“To force a man to pay for the violation of his own liberty is indeed an addition of insult to injury.”—Benjamin Tucker, 19th century advocate of American individualist anarchism The State Department wants $400,000 to purchase a fiberglass sculpture of a camel looking at a needle for its new embassy in Pakistan. They’ve already spent their allotted $630,000 to increase the number of “likes” and fans on their Facebook and Twitter …continue…
The guidebook promised “a revered afternoon,” the city would stop, people would spill out of the cafés and brasseries, and, sure, there were plenty of signs in the windows: Le Beaujolais Noveau Est Arrivé!, but most places were empty, apparently no real rush to uncork the first bottles. So, until things picked up, if they ever would, I thought I’d do something quite ordinary, my laundry, and when I got it spinning, a full load at the Lav-Club on the rue Frédéric-Sauton, I walked the few blocks to Le Vermeer Café.
It was quiet inside. Three Sorbonne students were playing cards by the toiletries; a collie was asleep by the coat rack.
The future is for ghosts.
Breeding placidly behind screens.
Electronic doubles, dead echoes,
Hollow shells of familiarity.
My mind is a ghost.
My body an echo.
Just a lump of days gone by
The words “fifteen years,” from the judge’s mouth, hit him with a monstrous force. “I haven’t killed no one!” And it was then, in the fury of the moment, with the click of the handcuffs, the cold metallic grips, that he began looking at life differently.
Later, he would tell the pastor: “I was playing a game I could never win, and I guess like a lot of dudes, I got caught up in a false reality. Up was down. Open was closed. No was yes.” And locked up he had plenty of time to think about it. All along, he had thought he was game tight but it took only one mistake: a telephone call to a DEA informant about a few white hot kilos rolling down from Chapel Hill, and it was game over, Cheyenne.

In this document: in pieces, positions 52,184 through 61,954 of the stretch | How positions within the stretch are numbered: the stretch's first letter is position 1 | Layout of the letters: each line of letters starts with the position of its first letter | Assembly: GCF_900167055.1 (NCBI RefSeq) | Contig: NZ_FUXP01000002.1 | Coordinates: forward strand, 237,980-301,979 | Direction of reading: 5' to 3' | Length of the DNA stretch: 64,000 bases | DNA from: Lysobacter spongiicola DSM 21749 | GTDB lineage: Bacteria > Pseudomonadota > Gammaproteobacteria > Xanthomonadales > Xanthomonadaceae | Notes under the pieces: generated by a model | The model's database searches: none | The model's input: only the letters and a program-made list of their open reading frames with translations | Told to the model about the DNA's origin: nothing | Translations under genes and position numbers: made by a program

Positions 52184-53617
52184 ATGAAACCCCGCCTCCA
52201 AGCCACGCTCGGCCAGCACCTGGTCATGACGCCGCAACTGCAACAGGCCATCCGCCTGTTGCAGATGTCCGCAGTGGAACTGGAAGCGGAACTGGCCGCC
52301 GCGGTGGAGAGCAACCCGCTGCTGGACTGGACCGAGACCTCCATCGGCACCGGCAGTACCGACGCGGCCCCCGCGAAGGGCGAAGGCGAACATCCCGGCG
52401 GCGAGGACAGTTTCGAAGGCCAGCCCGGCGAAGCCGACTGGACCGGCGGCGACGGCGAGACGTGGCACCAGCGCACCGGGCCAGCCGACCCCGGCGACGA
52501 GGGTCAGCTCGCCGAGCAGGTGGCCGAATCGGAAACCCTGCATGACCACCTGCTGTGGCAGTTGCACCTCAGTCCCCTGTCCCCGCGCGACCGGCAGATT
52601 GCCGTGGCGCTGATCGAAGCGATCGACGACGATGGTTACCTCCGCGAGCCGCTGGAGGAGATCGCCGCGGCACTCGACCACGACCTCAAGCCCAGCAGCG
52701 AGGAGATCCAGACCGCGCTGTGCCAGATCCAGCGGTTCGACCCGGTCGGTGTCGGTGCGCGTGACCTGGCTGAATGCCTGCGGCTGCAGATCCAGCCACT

Indeed, the American people have been cheated and lied to for so long that we’ve arrived at a stage of disbelief and skepticism. So when the Obama administration announces that it will be rolling out proposals to rein in the NSA bulk collection of data about Americans’ private communications, you’d be perfectly justified in wondering what other far-fetched schemes they plan to sell you next.
April 5th marks the 20th anniversary of Kurt Cobain’s membership to that infamous 27 club. It is a club with a large musical membership, a club many seem to think only a few well known names have joined. The reality is that this exclusively tragic club has a lot more members than the likes of Cobain, Hendrix, Joplin and Winehouse.
Alexander Levy was a talented Brazilian composer and the first member of the 27 club.
Levy was born in 1864 in Sao Paulo. He brought a Latin fusion of classical music to the fore but, in 1892 before anymore of his greatness could be realised, he died at the age of 27. His death occurred suddenly and the cause is still unknown.
“Mr. Andrew Gavin. Take a seat. It’s time to talk. It’s time we talk about you.”
“What the hell is going on? I didn’t do anything wrong!”
“I do apologize, Andrew, but we had no choice but to come for you. You left us no choice.”
“I didn’t do anything wrong!”
“I’m suggesting Mr. President, there’s a military plot to take over the Government of these United States, next Sunday…”—Col. Martin ‘Jiggs’ Casey, Seven Days in May (1964) With a screenplay written by Rod Serling, creator of The Twilight Zone, director John Frankenheimer’s 1964 political thriller Seven Days in May is a clear warning to beware of martial law packaged as a well meaning and overriding concern for the nation’s security. …continue…
Silence in me
as my eyes open
to a world,
to a life
that I struggle
to make better,
so that I might finally
taste the breath of freedom.
The glass door whooshed open, and sunlight slipped in. A smell of chemicals mixed in the air with blood, sweat, and maybe even tears. Dirty footprints marked the tiled floor right up to the mat under the glass window. A pad and pen was ready for the visitor, and she signed in. As she signed her name and time, she grimaced at a broken nail, making a mental note that such a thing had to be fixed and could not be ignored. As she moved away from the glass window, she made a fist so as not to see such a flaw, but then she saw those in the waiting room staring back at her.
There were only eight chairs. An elderly woman sat in one, staring off into space. A mother with two kids occupied three, and her little kid was a monster.